1. What are the differences between the ‘ad hoc’ and ‘BSS’ modes of a WLAN?
2. Which additional functionalities can often be found in WLAN access points?
3. What is an extended service set (ESS)?
4. What is an SSID and in which frames is it used?
5. What kinds of power-saving mechanisms exist in the WLAN standard?
6. Why are acknowledgment frames used in a WLAN?
7. Why do 802.11g networks use the RTS/CTS mechanism?
8. Why are three MAC addresses required in BSS frames?
9. How can a receiving device detect the speed at which the payload part of a frame was sent?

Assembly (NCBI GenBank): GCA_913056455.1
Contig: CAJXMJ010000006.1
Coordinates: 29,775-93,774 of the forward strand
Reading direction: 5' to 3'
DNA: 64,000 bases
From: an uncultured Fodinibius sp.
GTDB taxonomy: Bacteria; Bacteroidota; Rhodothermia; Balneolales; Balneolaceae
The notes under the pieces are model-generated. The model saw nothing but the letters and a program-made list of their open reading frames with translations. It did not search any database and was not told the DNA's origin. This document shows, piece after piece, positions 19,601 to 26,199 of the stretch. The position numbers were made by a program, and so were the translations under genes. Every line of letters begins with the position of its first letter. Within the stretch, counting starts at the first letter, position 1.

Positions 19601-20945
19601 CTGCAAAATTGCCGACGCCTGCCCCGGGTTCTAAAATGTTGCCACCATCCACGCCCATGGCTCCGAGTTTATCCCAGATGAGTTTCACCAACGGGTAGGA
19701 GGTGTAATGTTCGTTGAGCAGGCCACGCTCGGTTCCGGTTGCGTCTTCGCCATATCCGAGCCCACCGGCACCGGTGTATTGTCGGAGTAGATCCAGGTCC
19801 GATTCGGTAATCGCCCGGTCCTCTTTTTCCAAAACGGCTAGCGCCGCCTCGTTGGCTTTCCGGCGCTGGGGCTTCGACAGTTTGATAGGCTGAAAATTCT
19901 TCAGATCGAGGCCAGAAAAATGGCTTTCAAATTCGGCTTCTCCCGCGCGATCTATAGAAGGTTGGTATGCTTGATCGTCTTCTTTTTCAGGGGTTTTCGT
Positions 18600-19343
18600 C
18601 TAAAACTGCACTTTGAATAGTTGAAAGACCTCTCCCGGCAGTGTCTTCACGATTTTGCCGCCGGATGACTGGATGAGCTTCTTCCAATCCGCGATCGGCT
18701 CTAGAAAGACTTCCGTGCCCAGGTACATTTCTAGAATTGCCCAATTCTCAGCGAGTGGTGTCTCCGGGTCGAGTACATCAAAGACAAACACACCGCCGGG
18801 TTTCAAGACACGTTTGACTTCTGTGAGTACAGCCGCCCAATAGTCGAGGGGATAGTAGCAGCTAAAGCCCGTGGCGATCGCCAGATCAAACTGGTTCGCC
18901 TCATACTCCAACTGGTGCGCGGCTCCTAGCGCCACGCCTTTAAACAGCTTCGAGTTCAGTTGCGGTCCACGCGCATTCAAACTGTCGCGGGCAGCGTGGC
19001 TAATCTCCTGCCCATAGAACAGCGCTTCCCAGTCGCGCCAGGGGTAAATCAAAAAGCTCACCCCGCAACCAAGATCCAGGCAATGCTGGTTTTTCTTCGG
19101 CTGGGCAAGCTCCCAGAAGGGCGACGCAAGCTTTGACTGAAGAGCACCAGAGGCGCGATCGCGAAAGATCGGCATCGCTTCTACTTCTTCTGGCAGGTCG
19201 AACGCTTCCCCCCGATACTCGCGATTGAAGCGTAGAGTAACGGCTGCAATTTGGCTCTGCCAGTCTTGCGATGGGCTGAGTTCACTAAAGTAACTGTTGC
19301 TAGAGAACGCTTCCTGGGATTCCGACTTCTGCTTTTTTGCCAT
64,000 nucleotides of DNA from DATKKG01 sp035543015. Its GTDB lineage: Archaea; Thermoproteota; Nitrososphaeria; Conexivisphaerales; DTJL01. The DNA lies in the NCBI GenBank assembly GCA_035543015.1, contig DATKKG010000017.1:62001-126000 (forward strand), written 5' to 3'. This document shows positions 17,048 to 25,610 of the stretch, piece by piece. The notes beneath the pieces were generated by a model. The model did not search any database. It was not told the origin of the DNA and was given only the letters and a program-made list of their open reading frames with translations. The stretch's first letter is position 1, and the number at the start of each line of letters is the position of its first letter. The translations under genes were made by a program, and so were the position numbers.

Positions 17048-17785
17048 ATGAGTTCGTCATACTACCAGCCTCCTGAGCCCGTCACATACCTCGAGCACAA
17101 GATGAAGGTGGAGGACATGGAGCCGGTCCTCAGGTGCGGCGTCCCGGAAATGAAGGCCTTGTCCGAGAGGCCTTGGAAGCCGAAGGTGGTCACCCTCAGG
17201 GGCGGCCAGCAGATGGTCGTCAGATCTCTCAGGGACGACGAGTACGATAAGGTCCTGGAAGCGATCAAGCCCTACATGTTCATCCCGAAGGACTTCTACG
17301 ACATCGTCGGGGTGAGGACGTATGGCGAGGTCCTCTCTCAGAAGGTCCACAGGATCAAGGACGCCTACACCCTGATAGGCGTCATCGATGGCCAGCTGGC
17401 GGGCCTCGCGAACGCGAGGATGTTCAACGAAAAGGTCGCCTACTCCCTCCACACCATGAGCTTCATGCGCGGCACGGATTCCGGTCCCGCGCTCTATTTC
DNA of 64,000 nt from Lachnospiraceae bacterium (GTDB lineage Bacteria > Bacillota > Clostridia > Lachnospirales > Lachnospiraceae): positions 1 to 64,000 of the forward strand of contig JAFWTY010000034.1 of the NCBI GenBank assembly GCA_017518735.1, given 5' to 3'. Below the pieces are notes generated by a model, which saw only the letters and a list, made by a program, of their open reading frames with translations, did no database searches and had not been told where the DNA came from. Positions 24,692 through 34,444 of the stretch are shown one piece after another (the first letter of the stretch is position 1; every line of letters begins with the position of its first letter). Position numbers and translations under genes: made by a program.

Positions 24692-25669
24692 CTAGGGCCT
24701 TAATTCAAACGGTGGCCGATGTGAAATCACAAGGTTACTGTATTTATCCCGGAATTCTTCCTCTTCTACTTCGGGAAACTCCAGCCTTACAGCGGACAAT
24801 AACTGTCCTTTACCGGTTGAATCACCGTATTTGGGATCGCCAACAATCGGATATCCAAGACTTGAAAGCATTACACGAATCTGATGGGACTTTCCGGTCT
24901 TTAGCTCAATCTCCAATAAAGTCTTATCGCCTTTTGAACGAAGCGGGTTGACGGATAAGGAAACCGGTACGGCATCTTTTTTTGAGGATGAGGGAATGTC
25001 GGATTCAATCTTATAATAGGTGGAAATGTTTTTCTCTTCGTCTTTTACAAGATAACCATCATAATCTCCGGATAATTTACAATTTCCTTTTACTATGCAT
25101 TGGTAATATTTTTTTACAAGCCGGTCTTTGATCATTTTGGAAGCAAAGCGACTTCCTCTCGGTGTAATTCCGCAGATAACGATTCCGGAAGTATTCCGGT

10. What is the maximum transfer rate that can be reached in a data transfer between two 802.11g devices in a BSS?
11. What disadvantages does the DCF method have for telephony and video streaming applications?
12. Which security holes exist in the wired equivalent privacy (WEP) procedures and how are they solved by WPA and WPA2 (802.1x)?
Answers to these questions can be found on the companion website for this book at http://www.wirelessmoves.com.
 IEEE, ‘Part 11: Wireless LAN Medium Access Control (MAC) and Physical Layer (PHY) Specifications’, ANSI/IEEE Std 802.11, 1999 Edition (R2003).
 IEEE, ‘Part 3: Carrier Sense Multiple Access with Collision Detection (CSMA/CD) Access Method and Physical Layer Specifications’, ANSI/IEEE Std 802.3, March 2002 Edition.
 IEEE, ‘Part 11: Wireless LAN Medium Access Control (MAC) and Physical Layer (PHY) Specifications: High-Speed Physical Layer Extensions ...